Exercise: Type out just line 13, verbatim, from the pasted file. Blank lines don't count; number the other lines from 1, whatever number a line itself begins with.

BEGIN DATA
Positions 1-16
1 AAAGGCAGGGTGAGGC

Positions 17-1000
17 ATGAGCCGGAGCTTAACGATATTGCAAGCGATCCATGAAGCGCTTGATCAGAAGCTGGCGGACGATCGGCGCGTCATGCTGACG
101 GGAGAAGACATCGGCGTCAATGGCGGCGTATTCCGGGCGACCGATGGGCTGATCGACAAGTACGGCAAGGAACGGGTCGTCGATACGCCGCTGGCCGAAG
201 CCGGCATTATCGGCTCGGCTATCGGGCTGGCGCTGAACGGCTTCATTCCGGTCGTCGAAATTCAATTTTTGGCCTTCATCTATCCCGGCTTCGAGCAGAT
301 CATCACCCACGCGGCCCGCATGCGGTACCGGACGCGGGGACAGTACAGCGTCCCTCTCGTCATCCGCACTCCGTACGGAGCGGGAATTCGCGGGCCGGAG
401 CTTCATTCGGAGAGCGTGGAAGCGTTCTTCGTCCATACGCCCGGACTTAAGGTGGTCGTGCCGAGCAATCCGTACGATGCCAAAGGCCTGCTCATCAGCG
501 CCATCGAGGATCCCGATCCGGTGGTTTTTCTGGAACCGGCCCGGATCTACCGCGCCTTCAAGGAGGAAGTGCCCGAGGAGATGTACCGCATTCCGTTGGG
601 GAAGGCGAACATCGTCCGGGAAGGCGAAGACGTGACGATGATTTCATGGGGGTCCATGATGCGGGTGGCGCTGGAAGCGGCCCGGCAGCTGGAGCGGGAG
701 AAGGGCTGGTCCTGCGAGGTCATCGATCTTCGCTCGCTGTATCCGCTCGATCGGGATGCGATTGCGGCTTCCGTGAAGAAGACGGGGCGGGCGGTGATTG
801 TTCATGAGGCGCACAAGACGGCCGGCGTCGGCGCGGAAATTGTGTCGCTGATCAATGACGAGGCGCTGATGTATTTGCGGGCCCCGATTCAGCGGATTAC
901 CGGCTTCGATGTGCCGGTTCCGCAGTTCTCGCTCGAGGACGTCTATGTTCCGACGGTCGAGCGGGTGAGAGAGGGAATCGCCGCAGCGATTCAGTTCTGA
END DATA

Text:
901 CGGCTTCGATGTGCCGGTTCCGCAGTTCTCGCTCGAGGACGTCTATGTTCCGACGGTCGAGCGGGTGAGAGAGGGAATCGCCGCAGCGATTCAGTTCTGA